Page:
Glyphosate, better known as Roundup, is widely used to kill weeds, especially along with genetically modified crops engineered to be glyphosate-resistant. The World Health Organisation today released an assessment calling the weedkiller "probably carcinogenic" But it's not as scary as it sounds.
The reason is subtle but worth understanding. The WHO's Agency for Research on Cancer, or IARC, is a very respected organisation whose job is hazard assessment -- or whether a substance can cause cancer at any dose, regardless of how realistic the dose is. "In other words," writes Dan Charles in NPR, "the IARC is saying that glyphosate probably could cause cancer in humans, but not that it probably does." Whether realistic doses of glyphosate are dangerous is up to organisations like the EPA to regulate.
This distinction is important is because, well, to be alive is to accept a certain amount of cancer risk. The IARC classifies substances into Group 1 (carcinogenic to humans), Group 2A (probably carcinogenic), and Group 2B (possibly carcinogenic). Group 1 includes alcohol, sunlight, and salted fish -- as well as smoking and plutonium. Glyphosate is now classified in Group 2A.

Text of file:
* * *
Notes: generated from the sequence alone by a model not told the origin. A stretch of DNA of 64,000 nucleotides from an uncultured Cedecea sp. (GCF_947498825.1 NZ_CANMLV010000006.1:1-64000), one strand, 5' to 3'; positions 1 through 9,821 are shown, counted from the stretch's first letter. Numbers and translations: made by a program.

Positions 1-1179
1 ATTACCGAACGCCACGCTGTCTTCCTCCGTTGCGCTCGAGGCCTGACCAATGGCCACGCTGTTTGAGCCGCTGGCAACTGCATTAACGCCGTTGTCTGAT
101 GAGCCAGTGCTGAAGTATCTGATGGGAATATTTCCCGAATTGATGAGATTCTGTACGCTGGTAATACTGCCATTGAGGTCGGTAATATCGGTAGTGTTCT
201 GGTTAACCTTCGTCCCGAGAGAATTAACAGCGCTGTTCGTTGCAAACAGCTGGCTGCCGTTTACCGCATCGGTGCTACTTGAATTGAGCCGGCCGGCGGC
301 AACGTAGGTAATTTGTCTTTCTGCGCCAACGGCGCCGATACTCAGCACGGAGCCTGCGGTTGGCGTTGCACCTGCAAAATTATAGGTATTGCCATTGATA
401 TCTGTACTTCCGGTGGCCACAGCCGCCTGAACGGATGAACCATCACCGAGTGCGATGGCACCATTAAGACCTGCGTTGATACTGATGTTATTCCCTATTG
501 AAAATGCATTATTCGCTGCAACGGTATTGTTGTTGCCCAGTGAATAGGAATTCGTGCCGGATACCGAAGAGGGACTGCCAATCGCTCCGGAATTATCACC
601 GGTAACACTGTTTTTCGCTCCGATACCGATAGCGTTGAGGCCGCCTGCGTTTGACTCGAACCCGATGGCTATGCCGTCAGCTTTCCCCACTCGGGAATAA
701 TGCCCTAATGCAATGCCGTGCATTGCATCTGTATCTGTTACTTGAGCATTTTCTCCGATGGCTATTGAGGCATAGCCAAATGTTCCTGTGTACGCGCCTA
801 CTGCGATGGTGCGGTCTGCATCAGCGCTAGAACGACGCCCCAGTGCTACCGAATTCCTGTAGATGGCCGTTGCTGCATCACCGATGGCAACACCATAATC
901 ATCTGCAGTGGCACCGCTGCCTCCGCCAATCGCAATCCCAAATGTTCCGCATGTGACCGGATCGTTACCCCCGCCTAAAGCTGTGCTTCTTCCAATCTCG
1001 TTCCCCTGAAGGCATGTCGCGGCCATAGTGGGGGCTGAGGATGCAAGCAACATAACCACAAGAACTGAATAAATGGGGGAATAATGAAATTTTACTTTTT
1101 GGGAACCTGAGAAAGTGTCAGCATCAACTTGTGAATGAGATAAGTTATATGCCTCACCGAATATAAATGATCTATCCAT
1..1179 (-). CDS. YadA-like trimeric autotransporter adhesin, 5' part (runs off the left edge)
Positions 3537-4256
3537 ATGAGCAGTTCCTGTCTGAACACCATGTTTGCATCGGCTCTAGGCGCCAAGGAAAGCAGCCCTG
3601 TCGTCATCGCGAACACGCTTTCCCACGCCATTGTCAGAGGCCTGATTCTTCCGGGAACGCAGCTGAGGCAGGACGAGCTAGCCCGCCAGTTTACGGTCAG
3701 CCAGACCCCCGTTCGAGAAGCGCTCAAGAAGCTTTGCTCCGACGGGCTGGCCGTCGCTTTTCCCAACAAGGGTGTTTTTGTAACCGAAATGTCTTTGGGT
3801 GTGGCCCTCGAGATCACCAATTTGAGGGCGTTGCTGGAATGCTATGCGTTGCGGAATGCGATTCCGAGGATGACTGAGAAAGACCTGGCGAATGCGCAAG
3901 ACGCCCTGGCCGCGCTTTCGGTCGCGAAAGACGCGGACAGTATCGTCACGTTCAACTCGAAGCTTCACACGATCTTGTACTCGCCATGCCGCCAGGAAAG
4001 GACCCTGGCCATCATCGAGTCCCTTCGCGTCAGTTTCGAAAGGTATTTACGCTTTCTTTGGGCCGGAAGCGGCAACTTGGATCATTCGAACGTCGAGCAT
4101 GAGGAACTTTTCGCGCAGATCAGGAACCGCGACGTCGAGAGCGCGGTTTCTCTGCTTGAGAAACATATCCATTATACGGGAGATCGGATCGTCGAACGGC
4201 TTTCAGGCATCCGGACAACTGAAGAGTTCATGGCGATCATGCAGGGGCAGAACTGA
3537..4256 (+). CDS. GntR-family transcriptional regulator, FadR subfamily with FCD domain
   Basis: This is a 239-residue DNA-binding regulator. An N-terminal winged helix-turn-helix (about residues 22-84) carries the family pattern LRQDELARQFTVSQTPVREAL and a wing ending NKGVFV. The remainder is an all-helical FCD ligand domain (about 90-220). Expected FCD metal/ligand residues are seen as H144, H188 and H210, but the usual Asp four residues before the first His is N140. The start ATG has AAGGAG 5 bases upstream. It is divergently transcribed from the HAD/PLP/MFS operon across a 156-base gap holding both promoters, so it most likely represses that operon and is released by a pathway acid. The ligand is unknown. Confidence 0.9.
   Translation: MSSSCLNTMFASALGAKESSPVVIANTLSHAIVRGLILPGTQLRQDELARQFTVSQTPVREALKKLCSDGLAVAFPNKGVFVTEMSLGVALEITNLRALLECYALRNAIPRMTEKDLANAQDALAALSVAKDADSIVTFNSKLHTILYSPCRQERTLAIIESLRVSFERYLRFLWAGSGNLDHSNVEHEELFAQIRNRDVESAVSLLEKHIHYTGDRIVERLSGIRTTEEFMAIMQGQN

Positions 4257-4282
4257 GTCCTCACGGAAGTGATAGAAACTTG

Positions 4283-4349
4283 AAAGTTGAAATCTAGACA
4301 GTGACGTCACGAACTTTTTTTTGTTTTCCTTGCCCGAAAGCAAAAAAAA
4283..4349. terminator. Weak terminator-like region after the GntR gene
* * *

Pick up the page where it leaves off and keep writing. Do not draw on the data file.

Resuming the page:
The IARC did not find evidence that links glyphosate to cancer in humans. A large study following thousands of farmworkers called the Agricultural Health Study found no evidence that the people most exposed to glyphosate had higher rates of cancer. The IARC's conclusion is based on studies in animals and cells that suggest a cancer link.
Even among scientists, the IARC's conclusion has its dissidents. Chemist Oliver Jones told the UK Science Media Centre, which gathers the opinions of independent scientists, that, "This sounds scary and IARC evaluations are usually very good, but to me the evidence cited here appears a bit thin." None of this is to claim that glyphosate is perfectly safe either. Whether something will cause cancer is just not an easy yes or no.
A monograph of the IARC's assessment, which included four other pesticides, was published online in The Lancet Oncology today. The full report will be published later this year. [The Lancet Oncology, NPR, Nature]
Picture: AP Photo/Seth Perlman